WP shone the spotlight Tuesday on the latest disruptor in financial services. The article highlights where the industry is headed; and it’s good news for consumers.
How so you might ask?
Well, in a guest post on LinkedIn from December, Tony Robbins and Elliot Weissbluth predicted that the democratization of financial services was going to be a big idea in 2015. Essentially, the duo reasoned that “… everyone
will have access to the unbiased advice and education they need to make confident, informed decisions about money and investing.”
Robo-advisors are a big part of this democratization. Say what you will about these pesky enterprises but they are utilizing technology to bring managed money to the masses. There’s nothing evil about helping people do more with their savings while also charging them less for doing so.
Now before advisors get all bent out of shape it’s important to point out that Robbins and Weissbluth also stated the following in the very same article: “Technology presents an enormous opportunity to materially improve investors’ relationships with their advisors, the markets and their investments.”
Weissbluth runs High Tower Advisors
, a financial services company dedicated to independent registered investment advisors serving high net worth and institutional investors. It’s not an oxymoron for Weissbluth to support the democratization of financial services through the introduction of disruptive products, services, phone apps, etc., while also operating one of the largest advisor-owned wealth managers in the United States.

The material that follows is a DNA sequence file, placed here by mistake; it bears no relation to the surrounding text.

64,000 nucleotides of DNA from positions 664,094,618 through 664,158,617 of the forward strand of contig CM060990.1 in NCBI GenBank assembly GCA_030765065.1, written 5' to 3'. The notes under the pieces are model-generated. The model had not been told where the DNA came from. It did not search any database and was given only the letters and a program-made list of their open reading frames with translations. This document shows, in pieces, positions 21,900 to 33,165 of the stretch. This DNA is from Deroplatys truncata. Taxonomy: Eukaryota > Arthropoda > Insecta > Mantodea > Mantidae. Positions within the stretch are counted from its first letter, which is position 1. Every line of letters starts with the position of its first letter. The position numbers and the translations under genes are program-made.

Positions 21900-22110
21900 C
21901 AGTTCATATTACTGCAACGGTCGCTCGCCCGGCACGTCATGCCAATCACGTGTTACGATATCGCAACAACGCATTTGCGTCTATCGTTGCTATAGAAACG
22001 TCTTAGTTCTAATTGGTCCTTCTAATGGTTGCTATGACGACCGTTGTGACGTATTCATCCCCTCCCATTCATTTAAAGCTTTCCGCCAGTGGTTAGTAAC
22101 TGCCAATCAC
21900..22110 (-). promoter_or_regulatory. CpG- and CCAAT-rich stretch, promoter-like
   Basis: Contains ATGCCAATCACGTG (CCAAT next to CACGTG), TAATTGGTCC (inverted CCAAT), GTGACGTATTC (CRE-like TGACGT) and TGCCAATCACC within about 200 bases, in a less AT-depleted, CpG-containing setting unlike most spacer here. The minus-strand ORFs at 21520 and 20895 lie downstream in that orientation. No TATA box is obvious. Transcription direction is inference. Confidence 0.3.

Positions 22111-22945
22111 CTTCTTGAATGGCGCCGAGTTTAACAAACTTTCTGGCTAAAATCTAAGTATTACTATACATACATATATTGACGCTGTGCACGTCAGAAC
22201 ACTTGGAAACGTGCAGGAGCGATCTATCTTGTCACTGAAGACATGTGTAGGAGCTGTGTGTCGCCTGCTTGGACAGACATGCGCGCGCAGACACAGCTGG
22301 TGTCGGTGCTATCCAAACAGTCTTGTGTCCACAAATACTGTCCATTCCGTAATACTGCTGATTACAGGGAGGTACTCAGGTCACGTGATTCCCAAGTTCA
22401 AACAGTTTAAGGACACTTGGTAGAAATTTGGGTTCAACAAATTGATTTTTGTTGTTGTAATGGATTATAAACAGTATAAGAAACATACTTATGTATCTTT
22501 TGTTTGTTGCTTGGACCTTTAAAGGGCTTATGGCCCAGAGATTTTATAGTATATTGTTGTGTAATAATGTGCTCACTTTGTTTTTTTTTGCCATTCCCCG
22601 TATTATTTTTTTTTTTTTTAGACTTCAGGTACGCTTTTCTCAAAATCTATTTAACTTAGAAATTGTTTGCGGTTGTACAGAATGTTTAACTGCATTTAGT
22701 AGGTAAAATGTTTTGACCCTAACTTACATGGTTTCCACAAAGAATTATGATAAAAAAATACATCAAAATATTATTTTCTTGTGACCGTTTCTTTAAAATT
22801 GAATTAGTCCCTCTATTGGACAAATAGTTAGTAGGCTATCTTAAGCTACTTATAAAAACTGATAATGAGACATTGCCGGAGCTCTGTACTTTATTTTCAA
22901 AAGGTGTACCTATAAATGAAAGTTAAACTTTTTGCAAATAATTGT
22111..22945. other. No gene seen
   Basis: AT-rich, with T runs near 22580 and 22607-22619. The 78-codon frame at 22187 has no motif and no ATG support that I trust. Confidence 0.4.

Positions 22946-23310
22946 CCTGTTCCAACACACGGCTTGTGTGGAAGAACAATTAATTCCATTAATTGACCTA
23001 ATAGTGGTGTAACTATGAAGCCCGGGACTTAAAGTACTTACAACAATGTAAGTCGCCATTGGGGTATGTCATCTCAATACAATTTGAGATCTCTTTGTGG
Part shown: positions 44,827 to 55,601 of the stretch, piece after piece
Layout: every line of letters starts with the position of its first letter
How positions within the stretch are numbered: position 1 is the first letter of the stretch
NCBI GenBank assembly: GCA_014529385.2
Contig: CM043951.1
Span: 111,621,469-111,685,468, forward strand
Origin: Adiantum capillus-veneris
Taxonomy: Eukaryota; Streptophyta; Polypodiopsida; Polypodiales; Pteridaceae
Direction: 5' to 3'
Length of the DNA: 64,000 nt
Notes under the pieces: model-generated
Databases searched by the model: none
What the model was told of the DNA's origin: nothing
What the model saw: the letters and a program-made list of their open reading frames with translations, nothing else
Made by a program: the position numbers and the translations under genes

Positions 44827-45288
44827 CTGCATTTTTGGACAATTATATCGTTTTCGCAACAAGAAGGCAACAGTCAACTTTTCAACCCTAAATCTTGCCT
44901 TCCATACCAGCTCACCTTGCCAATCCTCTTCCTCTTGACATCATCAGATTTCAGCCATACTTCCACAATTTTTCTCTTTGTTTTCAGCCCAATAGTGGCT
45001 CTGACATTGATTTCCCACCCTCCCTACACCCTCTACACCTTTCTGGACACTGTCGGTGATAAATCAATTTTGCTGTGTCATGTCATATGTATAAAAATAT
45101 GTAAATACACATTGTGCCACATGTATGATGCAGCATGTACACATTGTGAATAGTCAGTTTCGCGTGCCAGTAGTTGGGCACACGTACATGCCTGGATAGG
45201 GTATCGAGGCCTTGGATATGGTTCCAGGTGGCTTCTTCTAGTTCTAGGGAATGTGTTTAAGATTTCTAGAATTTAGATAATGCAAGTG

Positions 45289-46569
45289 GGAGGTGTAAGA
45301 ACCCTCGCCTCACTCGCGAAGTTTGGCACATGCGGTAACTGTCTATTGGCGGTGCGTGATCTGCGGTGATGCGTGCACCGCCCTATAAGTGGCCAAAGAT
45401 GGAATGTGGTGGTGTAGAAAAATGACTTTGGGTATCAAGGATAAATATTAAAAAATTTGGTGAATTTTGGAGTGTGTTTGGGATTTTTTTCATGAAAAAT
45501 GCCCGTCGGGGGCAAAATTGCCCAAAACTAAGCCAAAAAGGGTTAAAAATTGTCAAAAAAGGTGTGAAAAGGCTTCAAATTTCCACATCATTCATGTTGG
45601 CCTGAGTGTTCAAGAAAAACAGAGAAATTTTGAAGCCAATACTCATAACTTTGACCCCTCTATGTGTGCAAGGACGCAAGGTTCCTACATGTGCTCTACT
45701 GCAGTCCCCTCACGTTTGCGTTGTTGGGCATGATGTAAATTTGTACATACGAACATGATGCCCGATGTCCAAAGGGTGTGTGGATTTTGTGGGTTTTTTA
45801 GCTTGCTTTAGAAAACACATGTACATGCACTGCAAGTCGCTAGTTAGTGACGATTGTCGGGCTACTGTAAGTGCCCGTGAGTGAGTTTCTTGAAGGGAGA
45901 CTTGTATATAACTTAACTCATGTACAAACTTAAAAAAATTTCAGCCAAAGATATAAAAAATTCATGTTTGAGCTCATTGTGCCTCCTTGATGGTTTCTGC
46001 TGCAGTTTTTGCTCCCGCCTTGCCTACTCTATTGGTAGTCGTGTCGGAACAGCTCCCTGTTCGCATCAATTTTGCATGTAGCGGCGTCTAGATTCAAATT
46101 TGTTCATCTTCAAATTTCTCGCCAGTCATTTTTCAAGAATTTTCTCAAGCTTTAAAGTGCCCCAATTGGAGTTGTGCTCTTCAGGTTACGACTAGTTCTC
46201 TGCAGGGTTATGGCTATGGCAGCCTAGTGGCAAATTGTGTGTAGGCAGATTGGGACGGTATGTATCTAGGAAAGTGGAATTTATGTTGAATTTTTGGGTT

The duo, who many might find to be an odd couple, are dedicated to the idea that financial advisors absolutely have a fiduciary duty to their clients. By championing the democratization of financial services, whether we’re talking about robo-advisors providing low-cost, professionally managed ETF portfolios, or by retaining independent financial advice from individuals not beholden to any one specific organization, the consumer should be miles ahead in the long run.
When you put the interests of clients first it’s hard to argue with their rationale. In 2015, advisors might want to get behind the democratization of financial services. There’s likely no bigger idea.